Monthly Archives: February 2009

Always Be Coaching

One of the best was to learn and improve is to recognize your mistakes.  I recently missed out on an opportunity to coach in the moment to help someone learn how to solve a problem.  I hope the outcome of writing this post will etch into me the principle to always be coaching

I met with a doctor recently who was telling me about some frustrating problems he was seeing.  He said he did not know where to go to have someone fix the issues he saw.  I instinctively told him who the new manager was to help him.

My initial feelings afterwords was disappointment.  I was surprised a member of a somewhat mature value-stream didn’t know where to begin to solve problems on their own.  I have been developing a suspicion that value stream managers are carrying all the improvements on their backs and daily Lean thinking hasn’t infiltrated the front lines (not counting improvement workshops).   This interaction with the doctor seemed to reinforce my suspicion.

I reached out to a colleague who helped me see how I missed the opportunity to show the doctor how to identify the problem and root cause.  We have standard tools like A3 and assessment plans that could have helped the doctor own the problem while he worked to develop a counter-measure.  The manager I referred him to could be a key stakeholder and guide for the doctor to uncover what he needed to gain a deep understanding of the problem instead of being the contact to just fix it for him.

The nice thing is this is not an irreversible mistake.  I plan on connecting with the doctor again to see how he is progressing and then offer coaching!  One recent powerful article from John Shook has inspired me to continue my development as an apprentice sensei: Coaching and Questions; Questions and Coaching.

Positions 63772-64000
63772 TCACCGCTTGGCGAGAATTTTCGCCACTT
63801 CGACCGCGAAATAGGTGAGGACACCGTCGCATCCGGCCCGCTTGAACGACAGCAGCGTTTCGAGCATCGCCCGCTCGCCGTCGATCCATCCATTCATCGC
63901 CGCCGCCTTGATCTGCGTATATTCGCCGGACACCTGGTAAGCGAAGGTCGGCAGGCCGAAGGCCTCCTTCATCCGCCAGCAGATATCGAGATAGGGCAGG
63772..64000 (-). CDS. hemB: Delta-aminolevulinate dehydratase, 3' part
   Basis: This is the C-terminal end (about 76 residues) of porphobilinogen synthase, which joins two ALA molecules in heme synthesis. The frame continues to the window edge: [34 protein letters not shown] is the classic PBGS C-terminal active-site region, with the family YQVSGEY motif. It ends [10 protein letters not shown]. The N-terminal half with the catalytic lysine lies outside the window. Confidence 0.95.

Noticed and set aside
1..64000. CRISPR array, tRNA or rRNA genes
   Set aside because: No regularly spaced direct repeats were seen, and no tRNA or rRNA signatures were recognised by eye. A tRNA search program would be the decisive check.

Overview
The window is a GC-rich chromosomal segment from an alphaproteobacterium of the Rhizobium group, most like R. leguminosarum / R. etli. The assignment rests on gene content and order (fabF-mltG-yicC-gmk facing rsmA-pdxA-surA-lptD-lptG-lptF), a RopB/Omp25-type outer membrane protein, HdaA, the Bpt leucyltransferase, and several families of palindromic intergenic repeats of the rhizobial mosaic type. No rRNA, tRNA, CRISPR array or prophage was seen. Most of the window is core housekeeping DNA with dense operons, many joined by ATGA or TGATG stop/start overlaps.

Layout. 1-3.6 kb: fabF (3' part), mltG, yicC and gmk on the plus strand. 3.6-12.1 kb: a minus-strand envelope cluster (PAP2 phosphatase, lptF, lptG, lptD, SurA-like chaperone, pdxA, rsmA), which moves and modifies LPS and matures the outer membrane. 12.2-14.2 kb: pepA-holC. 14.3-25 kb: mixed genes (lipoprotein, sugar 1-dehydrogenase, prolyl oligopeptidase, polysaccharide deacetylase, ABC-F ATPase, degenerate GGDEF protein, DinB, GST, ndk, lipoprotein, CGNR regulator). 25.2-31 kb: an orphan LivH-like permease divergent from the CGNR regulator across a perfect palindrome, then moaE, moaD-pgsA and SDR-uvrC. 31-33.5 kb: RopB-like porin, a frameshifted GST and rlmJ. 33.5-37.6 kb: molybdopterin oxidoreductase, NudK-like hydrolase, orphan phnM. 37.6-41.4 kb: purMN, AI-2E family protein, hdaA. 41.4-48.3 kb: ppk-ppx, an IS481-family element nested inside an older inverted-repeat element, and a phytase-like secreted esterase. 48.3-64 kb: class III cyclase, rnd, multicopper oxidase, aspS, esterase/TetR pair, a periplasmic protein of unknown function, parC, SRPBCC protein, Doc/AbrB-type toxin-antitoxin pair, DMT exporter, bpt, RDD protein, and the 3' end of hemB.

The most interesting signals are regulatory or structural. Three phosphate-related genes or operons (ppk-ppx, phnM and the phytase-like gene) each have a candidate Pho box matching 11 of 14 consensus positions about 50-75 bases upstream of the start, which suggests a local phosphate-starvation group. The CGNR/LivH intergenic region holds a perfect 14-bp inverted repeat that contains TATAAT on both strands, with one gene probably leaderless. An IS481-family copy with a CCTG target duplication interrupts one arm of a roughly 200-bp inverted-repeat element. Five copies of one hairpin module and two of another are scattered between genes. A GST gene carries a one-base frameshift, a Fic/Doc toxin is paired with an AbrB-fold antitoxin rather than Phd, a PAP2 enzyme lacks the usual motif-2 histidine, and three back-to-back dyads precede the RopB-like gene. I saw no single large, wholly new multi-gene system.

My 2009 Hansei: Scarcity inspires creativity and innovation.  How can I help harness that inspiration?

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Book Review: The Elegant Solution

The Elegant Solution: Toyota's Formula for Mastering Innovation The Elegant Solution: Toyota’s Formula for Mastering Innovation by Matthew E. May
  rating: 5 of 5 stars View all my reviews.

My review

“Perfection is achieved not when there is nothing more to add, but when there is nothing left to take away”.  This quote from Antoine de Saint Exupery is included in “The Elegant Solution” and perfectly sums up the premise.

 

I would hate to classify this as just a lean book because I think it can have value for non-lean organizations since innovation is needed everywhere.  For the people who have practiced Lean, this book is of value because it taps into something important – CREATIVITY.

 

I enjoyed the constant theme for innovation through the balance between science and art.

 

I appreciate the structure of the book for chapters starting out with Problem, Cause, and Solution and then ending with Hansei (reflection).  Modeling Toyota thinking within the pages is impactful.

 

A major learning I have from the book is identifying problems two ways: 1) What is broken (and keeping you up at night)? and 2) What is blocking perfection?  Matthew E. May delves into the thought process behind these two approaches and the second type of problem is a way I never considered before. 

 

The book discusses many obstacles to creating innovation.  It is easy to just say “change is hard” but the book calls out specific biases and challenges.  Knowing specifically what makes change difficult allows you to create counter-measures.